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Abel Morales (Oscar Isaac) is a New York businessman who cherishes the American Dream with a vengeance. He has it all: a beautiful suburban home, adorable daughters and a smart, attractive wife named Anna (Jessica Chastain). But Morales can’t afford to let down his guard.

That’s because the heating-oil company that has made his lifestyle possible is threatened. Someone — he’s not sure who — is behind a series of brutal attacks on his truck drivers, and at the worst possible moment.

Morales hopes to purchase an abandoned fuel yard that would make it possible for him to dominate the market. But he faces a deadline for closing the deal. And if he doesn’t come up with the funds to do so, he risks losing everything.

Putting even more pressure on Morales is Anna, who’s frustrated with him for not embracing gangster tactics, and an assistant district attorney (David Oyelowo of “Selma”) who suspects that his business practices aren’t exactly on the up and up.

Like any number of businessmen before him, Morales is fast discovering that dreaming big could lead to falling hard.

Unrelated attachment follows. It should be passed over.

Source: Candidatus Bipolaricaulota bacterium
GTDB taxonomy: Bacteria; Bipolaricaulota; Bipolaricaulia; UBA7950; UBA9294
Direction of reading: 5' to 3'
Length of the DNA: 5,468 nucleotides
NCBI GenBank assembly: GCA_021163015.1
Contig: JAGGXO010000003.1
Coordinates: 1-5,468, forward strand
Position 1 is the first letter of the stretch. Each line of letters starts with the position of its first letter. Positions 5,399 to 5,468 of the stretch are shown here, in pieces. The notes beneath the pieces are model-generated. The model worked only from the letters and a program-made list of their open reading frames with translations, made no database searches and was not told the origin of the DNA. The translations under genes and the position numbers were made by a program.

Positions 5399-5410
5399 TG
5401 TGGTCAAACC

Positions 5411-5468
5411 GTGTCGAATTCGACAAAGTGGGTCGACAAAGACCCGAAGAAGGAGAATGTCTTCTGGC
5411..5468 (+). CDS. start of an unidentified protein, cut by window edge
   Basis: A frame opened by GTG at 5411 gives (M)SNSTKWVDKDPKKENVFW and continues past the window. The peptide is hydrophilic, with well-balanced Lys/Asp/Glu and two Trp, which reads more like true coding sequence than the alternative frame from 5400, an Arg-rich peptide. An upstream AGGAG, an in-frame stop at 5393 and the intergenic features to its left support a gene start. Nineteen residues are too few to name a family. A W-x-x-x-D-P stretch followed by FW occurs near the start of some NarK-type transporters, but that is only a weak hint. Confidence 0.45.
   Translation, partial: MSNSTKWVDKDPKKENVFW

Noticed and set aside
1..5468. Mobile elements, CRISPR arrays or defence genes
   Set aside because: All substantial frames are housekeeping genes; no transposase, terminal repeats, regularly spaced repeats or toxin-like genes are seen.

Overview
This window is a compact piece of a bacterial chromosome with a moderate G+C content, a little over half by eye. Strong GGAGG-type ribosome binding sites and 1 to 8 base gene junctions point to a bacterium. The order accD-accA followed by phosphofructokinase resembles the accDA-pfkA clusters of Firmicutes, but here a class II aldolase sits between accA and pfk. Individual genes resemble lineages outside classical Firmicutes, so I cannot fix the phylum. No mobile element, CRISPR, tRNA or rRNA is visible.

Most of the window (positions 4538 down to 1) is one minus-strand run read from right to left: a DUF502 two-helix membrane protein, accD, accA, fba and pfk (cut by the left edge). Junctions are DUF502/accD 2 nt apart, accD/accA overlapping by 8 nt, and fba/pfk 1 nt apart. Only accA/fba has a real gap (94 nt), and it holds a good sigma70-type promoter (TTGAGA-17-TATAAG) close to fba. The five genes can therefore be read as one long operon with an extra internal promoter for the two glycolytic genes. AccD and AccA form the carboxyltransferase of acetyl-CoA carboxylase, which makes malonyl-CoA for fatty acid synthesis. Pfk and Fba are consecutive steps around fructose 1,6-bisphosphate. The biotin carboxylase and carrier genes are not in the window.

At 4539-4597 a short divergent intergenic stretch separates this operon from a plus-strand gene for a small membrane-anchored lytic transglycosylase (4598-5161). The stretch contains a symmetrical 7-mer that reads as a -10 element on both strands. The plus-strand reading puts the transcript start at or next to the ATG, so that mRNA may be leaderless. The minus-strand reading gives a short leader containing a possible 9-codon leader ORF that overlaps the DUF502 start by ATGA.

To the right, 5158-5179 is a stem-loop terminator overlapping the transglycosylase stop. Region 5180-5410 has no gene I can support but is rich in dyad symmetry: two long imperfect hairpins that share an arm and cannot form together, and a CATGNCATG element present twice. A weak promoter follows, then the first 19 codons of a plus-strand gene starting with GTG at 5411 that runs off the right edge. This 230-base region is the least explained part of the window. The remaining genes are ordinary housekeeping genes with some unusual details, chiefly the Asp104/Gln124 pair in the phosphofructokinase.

Written and directed by J.C. Chandor (“Margin Call”), “A Most Violent Year” — the title refers to 1981 — must be the subtlest crime film ever made. In fact, it takes a while before it becomes clear that Morales isn’t quite what he appears or aspires to be. This brilliant drama is the anti-“Godfather” — as much about the choice to resist violence as to resort to it.

Isaac, who broke through to stardom in “Inside Llewyn Davis,” is smolderingly charismatic as a man who’d rather not walk a tightrope. Chastain, perhaps the most chameleonic actress working today, matches him for sheer fearlessness. And the always watchable Albert Brooks is impressive as Morales’ no-nonsense lawyer.

“A Most Violent Year” is a far more interesting film than its title implies. And a film you’ve never seen before.


What “A Most Violent Year” • Four stars out of four • Rating R • Run time 2:05 • Content Language, violence